Atheism’s problem of evil

By Scott Youngren

If there is a God, and God is good, why is there evil? The existence of evil is frequently presented as a problem for theism, but in reality, it is a problem for atheism…and a devastating problem. Evil can only exist as a deviation from good, much as crookedness can only exist as a deviation from straightness. But what is the source of goodness, and who or what determines just what good is? C.S. Lewis points how the need for a source of goodness poses a problem for atheism:

“My argument against God [when I was an atheist] was that the universe seemed so cruel and unjust. But how had I got this idea of just and unjust? A man does not call a line crooked unless he has some idea of a straight line. What was I comparing this universe with when I called it unjust?”

Morality cannot be derived from science

On atheism, there is no objective standard of good or evil, because atheism declares that the natural world is all that exists, and the natural world is valueless: There is no such thing as a good or bad bird, or a good or bad tree, etc. Therefore, one cannot use the study of the natural world (science) to determine right and wrong. As Albert Einstein put it:

“You are right in speaking of the moral foundations of science, but you cannot turn around and speak of the scientific foundations of morality.”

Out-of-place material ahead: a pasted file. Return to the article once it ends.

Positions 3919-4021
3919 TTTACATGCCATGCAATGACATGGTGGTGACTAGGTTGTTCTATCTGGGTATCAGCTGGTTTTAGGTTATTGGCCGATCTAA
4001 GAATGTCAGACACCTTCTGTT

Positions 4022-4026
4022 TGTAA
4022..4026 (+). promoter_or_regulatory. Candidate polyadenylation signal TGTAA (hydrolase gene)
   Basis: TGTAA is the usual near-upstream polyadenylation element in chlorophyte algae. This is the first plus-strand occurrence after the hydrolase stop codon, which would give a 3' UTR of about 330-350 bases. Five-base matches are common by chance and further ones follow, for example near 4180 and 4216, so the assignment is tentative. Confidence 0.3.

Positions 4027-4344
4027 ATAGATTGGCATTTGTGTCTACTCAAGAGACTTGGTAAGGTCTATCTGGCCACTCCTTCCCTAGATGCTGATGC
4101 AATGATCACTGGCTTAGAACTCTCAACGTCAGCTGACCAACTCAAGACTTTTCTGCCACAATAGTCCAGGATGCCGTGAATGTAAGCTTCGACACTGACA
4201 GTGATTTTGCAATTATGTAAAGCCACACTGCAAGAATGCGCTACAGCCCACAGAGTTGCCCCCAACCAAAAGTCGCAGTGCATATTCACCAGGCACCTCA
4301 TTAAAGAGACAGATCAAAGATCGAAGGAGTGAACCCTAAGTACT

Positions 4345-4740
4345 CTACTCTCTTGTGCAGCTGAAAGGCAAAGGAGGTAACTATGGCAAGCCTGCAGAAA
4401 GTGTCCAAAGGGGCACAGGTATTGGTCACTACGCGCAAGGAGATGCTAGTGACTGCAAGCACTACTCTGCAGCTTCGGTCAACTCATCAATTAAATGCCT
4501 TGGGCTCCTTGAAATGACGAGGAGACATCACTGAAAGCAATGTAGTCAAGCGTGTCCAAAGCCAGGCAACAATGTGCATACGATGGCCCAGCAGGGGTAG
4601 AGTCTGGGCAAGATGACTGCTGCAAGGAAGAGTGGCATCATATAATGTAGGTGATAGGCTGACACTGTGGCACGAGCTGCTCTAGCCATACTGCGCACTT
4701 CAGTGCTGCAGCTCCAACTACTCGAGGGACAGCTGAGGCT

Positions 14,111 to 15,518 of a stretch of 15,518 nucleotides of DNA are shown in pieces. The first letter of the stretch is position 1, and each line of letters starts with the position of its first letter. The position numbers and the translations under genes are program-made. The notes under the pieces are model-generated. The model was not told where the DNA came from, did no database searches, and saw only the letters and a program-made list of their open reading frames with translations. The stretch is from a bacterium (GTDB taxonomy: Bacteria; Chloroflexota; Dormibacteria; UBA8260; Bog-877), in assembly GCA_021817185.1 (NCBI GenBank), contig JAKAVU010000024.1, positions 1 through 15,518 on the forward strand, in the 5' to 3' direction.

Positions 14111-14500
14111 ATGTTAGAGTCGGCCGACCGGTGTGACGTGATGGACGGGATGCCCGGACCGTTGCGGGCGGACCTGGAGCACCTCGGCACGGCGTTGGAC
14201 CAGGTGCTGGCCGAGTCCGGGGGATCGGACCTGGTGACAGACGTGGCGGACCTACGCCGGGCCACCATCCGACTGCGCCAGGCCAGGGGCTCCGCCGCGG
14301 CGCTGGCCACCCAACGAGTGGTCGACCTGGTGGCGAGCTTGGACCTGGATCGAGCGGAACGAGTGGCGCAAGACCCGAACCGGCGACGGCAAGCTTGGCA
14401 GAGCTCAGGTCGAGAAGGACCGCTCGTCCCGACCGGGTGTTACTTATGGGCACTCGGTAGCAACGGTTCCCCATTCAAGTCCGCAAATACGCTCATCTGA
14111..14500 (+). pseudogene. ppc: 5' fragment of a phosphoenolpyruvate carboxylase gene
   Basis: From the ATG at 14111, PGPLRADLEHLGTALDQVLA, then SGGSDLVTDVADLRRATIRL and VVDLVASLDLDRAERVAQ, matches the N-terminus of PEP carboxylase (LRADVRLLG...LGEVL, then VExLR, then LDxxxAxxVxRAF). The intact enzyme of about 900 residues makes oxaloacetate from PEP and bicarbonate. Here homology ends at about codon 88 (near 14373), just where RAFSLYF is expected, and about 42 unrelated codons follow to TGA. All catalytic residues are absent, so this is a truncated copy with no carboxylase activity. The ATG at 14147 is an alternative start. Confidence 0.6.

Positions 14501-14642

Here, Einstein is reflecting the age-old philosophical problem of how an ought can be derived from an is. Science can tell us what there is (in the natural world), but science cannot tell us how we ought to behave. But not so fast Einstein! Morality can have its foundation in science! (At least, so argues popular atheist writer Sam Harris). In his book The Moral Landscape, Harris argues that science can give us moral guidance because that which brings about “the well-being of conscious creatures” (as defined in terms of positive states of mind) is morally good. Kwame Anthony Appiah responds in his New York Times book review of The Moral Landscape:

“But wait: how do we know that the morally right act is, as Harris posits, the one that does the most to increase well-being, defined in terms of our conscious states of mind? Has science really revealed that? If it hasn’t, then the premise of Harris’s all-we-need-is-science argument must have nonscientific origins.”

Regarding Appiah’s above comments, one is inclined to wonder…


Atheism’s problem of evil – God Evidence